Top General Predicts U.S. Forces In Iraq Will Shrink This Year
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WASHINGTON – The top American commander in Iraq predicted yesterday that the size of the American fighting force will shrink this year, although he said he had not made new recommendations to his Pentagon bosses on the size and timing of any cuts.
“I’m confident that we’ll be able to continue to take reductions over the course of this year,” Army General George Casey told a Pentagon news conference with Defense Secretary Rumsfeld at his side.
Mr. Rumsfeld said General Casey had not yet had sufficient time to consult with the new Iraqi government, but that in any case the size of the American force is likely to rise and fall in coming months, depending on political and security conditions.
“It will very likely not be a steady path down,” Mr. Rumsfeld said. “It could very likely be a drawdown with an increase.” Noting that there now are 126,900 American troops in Iraq, he said: “It could very well go back up at some point. It very likely will go down and up and down and up depending on the circumstances and depending on the need.”
General Casey, who said more than once last year that he expected to see “fairly substantial” American troop reductions during spring and summer of 2006, noted that the force has dropped from about 138,000 in March to 126,900 now.
“Whether that’s ‘fairly substantial’ enough, I’ll leave to your judgment,” he said. “As I said, I think there will be continued gradual reductions here as the Iraqis take on a larger and larger role.”
The Republican-controlled Senate yesterday soundly rejected two Democratic attempts to urge withdrawal of American troops from Iraq, including an amendment to begin pulling out by the end of the year. GOP lawmakers accused the Democrats of wanting to abandon Iraq before the mission is complete, while Democrats said it is time for changes in Mr. Bush’s failed Iraq strategy.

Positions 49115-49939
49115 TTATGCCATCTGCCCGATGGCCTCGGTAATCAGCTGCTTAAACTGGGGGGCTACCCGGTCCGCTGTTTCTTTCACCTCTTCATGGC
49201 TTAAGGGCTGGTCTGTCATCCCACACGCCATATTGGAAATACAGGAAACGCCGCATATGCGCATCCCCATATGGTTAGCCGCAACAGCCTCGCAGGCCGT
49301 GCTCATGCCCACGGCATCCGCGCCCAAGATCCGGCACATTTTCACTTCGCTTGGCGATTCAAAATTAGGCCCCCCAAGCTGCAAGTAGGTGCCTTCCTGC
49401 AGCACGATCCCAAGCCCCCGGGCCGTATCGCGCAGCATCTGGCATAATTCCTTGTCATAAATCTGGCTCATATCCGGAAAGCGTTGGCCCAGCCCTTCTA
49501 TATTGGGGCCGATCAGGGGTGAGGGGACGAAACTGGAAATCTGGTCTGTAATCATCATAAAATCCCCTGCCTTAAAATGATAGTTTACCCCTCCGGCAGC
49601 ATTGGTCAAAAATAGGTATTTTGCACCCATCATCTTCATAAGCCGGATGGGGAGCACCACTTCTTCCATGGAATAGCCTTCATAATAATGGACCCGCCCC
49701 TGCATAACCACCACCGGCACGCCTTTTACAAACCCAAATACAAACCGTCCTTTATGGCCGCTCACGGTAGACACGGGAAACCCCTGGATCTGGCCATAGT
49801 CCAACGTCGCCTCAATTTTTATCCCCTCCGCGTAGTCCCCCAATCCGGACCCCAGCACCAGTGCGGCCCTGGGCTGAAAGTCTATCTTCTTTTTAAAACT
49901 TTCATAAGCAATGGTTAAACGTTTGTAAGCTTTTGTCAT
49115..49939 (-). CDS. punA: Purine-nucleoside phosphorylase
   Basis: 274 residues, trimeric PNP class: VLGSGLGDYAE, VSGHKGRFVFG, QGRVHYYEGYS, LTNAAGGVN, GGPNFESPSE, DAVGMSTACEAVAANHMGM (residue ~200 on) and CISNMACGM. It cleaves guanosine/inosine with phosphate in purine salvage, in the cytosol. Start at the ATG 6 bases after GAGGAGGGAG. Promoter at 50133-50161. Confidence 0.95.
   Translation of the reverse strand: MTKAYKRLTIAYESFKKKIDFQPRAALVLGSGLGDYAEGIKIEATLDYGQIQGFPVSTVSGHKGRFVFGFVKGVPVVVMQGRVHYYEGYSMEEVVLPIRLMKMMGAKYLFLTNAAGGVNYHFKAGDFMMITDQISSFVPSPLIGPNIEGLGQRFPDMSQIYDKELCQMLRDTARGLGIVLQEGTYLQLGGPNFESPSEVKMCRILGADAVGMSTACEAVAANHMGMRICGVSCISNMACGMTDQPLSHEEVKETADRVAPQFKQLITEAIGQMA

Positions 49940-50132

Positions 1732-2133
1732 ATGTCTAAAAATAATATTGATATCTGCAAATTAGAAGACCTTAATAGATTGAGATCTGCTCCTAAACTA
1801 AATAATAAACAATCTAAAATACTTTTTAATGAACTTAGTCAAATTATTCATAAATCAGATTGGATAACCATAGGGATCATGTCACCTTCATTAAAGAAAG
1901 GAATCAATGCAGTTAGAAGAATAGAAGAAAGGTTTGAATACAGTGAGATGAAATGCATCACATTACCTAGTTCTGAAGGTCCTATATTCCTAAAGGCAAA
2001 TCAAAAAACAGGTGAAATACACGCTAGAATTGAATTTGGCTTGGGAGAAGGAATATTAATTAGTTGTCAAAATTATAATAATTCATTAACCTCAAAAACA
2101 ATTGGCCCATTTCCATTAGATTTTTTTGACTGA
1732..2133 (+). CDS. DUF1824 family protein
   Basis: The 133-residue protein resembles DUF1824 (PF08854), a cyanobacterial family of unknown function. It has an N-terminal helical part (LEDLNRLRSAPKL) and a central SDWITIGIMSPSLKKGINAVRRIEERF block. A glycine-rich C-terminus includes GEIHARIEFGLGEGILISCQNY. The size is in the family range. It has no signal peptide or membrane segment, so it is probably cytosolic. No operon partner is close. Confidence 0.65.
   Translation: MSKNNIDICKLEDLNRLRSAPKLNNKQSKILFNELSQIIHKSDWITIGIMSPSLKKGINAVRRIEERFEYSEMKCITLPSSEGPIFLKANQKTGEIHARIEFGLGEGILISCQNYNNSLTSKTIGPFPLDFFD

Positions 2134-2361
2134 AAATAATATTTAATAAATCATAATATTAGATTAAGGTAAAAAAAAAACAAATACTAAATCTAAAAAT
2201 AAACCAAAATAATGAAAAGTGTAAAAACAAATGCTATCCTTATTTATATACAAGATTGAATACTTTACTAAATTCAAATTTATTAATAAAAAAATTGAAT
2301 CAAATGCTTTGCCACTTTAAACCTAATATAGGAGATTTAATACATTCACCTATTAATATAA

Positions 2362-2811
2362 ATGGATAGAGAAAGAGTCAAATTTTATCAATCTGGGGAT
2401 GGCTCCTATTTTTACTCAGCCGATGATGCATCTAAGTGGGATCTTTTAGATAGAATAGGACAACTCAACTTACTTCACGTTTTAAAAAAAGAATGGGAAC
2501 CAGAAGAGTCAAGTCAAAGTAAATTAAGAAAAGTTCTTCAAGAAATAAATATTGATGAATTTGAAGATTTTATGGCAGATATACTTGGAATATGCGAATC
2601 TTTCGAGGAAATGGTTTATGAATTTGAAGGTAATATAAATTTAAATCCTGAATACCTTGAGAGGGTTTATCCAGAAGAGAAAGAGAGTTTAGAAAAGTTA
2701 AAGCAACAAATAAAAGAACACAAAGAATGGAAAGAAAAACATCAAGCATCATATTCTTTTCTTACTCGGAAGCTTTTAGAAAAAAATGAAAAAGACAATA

In an 86-13 vote, the Senate turned back a proposal from some Democrats to require the administration to withdraw all combat troops from Iraq by July 1, 2007, with redeployments beginning this year. No Republicans voted in favor of the plan. Senators Clinton and Schumer of New York also voted against it.
Minutes later, the Senate rejected by 60-39 the proposal more popular with Democrats, a nonbinding resolution that to urge the administration to begin withdrawing troops, but with no timetable for the war’s end.
That vote was mostly along party lines. Siding with all but one Republican were six Democrats – Senators Dayton of Minnesota, Landrieu of Louisiana, Pryor of Arkansas, and three running for re-election this fall: Senators Lieberman of Connecticut, Bill Nelson of Florida, and Ben Nelson of Nebraska.
Asked about the wisdom of setting a fixed date for the start of an American troop withdrawal, General Casey said he opposed that approach.
“I feel it would limit my flexibility,” he said. “I think it would give the enemy a fixed timetable. And I think it would send a terrible signal to a new government of national unity in Iraq that’s trying to stand up and get its legs underneath it.”